NEW YORK CITY--As commuters made their way home from work along Avenue A in the East Village on Friday night, a small group of women in purple miniskirts climbed out of a purple-and-white truck that read 'Trojan Vibrations' on its hood.
The Trojan 'Good Vibrations' Truck, as it is called, was driving around New York City to promote Trojan's new vibrator, the 'Trojan Twister,' which has five speeds, three different settings, and retails for $59.99.
The Trojan truck is, in many ways, your standard publicity campaign -- perhaps even less remarkable for its attempt to piggyback on the recent popularity of the city's food trucks.
But what was unique about this particular publicity campaign was the company’s efforts to engage the public in an open dialogue about female masturbation.
One Trojan representative had set up a video camera behind the truck, and was asking passersby if they would agree to answer some questions -- on camera. The video would be used on Trojan’s website and Facebook page, and if you agreed to the interview, you’d get a free four-speed vibrating penis ring (a $13 value with 20 minutes of battery life).
In one interview a young couple, appearing only slightly uncomfortable, participated in a frank discussion with a Trojan representative. “How would you feel if your partner introduced a vibrator into the bedroom?” she began.
“I wouldn’t mind,” the woman responded.
“And you?” the interviewer asked, turning to the woman's boyfriend.
“Well…” he paused. “I wouldn’t feel threatened... But it depends if she wants to use it more than her boyfriend.”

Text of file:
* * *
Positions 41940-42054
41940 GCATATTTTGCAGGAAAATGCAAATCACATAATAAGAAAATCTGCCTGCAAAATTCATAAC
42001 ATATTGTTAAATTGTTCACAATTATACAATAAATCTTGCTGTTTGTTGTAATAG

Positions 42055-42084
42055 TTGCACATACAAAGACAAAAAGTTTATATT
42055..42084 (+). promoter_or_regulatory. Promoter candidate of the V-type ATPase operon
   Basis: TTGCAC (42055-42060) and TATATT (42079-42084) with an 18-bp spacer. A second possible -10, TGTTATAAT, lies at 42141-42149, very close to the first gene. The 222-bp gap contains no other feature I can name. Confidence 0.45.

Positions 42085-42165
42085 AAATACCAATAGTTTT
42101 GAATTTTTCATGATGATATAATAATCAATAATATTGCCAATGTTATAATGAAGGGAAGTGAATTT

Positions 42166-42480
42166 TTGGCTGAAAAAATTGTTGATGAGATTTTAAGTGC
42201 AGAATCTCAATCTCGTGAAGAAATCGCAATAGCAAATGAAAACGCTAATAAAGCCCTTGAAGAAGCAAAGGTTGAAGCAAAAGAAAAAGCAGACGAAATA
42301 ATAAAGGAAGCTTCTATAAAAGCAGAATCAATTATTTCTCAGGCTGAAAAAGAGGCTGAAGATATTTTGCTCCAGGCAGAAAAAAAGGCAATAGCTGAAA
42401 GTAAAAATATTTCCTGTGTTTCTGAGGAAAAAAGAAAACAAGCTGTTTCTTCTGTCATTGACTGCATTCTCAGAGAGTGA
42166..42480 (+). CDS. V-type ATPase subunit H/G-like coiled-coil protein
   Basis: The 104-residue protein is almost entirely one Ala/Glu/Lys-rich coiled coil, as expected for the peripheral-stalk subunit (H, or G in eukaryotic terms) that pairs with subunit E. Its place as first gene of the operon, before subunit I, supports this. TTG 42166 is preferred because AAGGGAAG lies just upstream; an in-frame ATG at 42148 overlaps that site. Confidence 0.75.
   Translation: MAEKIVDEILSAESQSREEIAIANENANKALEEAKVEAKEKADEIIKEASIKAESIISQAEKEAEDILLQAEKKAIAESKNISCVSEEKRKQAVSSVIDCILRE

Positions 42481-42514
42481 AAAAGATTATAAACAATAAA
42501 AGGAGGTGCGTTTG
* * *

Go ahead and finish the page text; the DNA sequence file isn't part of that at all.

On Trojan’s part, this may have been simple market research, but it seemed to constantly lead to a candid discussion about sex and relationships, too.
Francis, a young woman who stopped by the truck, talked about how people might judge you for owning a vibrator, but insisted that it's “totally okay” to use one -- even a good idea when you want to “get the job done and you don’t want to deal with men.” Another young woman reported using a vibrator because her boyfriend lived several hours away.
If you go to Trojan’s website, where “The Twister” is advertised in detail, a link to Sexual Exploration takes users to an FAQ to explore topics like, “What if my partner is uncomfortable with me using a vibrator?” and “Are vibrators only for women?”
Upon further reading, you'll see that Trojan commissioned a study from the Center for Sexual Health Promotion at Indiana University, which showed that "90 percent of women who have used a vibrator say it enhanced their relationship with their partner," and that "men and women who use vibrators are also more likely to engage in healthy behaviors, such as self-examination and regular health exams by a doctor."
It was initially unclear whether the Trojan Truck was merely a way to promote Trojan products, or if part of Trojan's campaign was aimed at encouraging and improving sexual health. Logan Levkoff, Ph.D, a sexologist hired by Trojan to ride along with the truck, told me that, “Pleasure is actually a part of sexual health because…it’s a release of oxytocin. Orgasms are good for you.”
While this may seem like a stretch to some, a little research validates her explanation. Oxytocin is a bonding hormone that helps combat infections and disease. It's released every time a person has an orgasm.
Trojan has no definite plans to launch a second Vibrations Truck Tour yet, but recommends checking the Facebook page for updates. Trojan's vibrating products are currently available at some New York City pharmacies, like Duane Reade and Walgreens.
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